Global Rebalancing of Cellular Resources by Pleiotropic Point Mutations Illustrates a Multi-scale Mechanism of Adaptive Evolution

Jose Utrilla, Edward J. O'Brien, Ke Chen, Douglas McCloskey, Jacky Cheung, Harris Wang, Dagoberto Armenta-Medina, Adam M. Feist, Bernhard O. Palsson*

*Corresponding author for this work

Research output: Contribution to journalArticlepeer-review

48 Citations (Scopus)

Abstract

Pleiotropic regulatory mutations affect diverse cellular processes, posing a challenge to our understanding of genotype-phenotype relationships across multiple biological scales. Adaptive laboratory evolution (ALE) allows for such mutations to be found and characterized in the context of clear selection pressures. Here, several ALE-selected single-mutation variants in RNA polymerase (RNAP) of Escherichia coli are detailed using an integrated multi-scale experimental and computational approach. While these mutations increase cellular growth rates in steady environments, they reduce tolerance to stress and environmental fluctuations. We detail structural changes in the RNAP that rewire the transcriptional machinery to rebalance proteome and energy allocation toward growth and away from several hedging and stress functions. We find that while these mutations occur in diverse locations in the RNAP, they share a common adaptive mechanism. In turn, these findings highlight the resource allocation trade-offs organisms face and suggest how the structure of the regulatory network enhances evolvability.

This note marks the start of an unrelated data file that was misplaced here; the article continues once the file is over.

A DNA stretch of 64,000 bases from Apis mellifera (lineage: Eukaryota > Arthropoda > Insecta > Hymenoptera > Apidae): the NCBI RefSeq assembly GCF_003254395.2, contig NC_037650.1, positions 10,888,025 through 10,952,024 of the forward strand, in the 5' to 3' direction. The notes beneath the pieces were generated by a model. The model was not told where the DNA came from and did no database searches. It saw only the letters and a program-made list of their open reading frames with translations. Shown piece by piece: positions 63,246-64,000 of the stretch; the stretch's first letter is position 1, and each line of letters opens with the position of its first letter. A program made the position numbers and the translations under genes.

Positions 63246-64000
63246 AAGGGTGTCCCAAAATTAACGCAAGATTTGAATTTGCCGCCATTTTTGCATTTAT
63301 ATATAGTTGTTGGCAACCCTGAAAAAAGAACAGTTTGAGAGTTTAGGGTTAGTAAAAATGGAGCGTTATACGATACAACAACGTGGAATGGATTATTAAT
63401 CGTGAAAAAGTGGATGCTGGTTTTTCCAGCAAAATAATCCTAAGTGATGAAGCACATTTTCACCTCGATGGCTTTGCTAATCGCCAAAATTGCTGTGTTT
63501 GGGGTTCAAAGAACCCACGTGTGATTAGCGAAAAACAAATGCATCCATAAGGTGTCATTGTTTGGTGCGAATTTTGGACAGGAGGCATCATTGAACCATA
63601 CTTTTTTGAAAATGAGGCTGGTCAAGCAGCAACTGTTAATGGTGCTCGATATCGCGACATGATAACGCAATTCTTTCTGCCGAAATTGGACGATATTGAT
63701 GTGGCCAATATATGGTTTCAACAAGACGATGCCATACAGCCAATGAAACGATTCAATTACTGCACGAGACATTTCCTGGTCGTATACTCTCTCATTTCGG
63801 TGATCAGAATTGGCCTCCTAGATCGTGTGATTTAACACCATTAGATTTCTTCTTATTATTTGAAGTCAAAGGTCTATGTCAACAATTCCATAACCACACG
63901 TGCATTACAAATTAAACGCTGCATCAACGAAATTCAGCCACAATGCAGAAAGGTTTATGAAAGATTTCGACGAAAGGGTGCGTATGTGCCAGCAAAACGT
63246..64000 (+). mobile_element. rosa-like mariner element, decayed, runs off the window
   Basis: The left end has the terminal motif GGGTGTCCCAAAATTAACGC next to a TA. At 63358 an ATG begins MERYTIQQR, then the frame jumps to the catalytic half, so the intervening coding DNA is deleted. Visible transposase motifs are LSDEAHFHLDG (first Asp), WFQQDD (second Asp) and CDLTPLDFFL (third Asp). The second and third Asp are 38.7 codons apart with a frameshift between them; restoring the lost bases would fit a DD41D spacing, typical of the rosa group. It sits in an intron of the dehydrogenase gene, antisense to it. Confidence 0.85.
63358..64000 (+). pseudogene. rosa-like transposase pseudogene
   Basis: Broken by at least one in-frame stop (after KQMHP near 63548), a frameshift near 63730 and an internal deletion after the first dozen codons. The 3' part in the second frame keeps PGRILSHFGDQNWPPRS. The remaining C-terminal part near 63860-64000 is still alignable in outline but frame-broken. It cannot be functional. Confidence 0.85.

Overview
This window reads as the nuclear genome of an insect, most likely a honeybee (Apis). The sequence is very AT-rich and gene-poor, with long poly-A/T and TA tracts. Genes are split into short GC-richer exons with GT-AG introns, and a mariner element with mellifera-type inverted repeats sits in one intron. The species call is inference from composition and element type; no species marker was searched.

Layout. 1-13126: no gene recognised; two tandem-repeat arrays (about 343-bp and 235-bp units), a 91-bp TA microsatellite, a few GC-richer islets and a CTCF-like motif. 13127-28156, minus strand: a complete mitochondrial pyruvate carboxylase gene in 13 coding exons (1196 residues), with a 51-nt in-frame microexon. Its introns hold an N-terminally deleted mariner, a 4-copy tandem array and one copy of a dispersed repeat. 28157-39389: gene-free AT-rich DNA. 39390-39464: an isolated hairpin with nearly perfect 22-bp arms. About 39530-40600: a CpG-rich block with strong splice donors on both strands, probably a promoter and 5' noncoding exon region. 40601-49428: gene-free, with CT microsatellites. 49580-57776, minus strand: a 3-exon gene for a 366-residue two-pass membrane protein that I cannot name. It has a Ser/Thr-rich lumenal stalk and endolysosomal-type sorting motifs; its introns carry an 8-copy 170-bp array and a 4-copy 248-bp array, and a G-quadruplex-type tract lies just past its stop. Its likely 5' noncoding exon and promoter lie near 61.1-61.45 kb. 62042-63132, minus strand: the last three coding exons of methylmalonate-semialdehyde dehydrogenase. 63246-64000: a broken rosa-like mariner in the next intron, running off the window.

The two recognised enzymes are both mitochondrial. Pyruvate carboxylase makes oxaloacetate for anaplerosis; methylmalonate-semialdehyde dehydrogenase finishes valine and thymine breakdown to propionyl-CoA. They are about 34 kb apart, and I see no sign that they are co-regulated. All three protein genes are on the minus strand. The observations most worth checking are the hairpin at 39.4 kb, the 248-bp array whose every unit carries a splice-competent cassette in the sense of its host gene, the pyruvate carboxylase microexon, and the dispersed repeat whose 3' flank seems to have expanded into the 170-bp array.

Original languageEnglish
Pages (from-to)260-271
Number of pages12
JournalCell Systems
Volume2
Issue number4
DOIs
Publication statusPublished - 27 Apr 2016

Bibliographical note

Publisher Copyright:
© 2016 Elsevier Inc.

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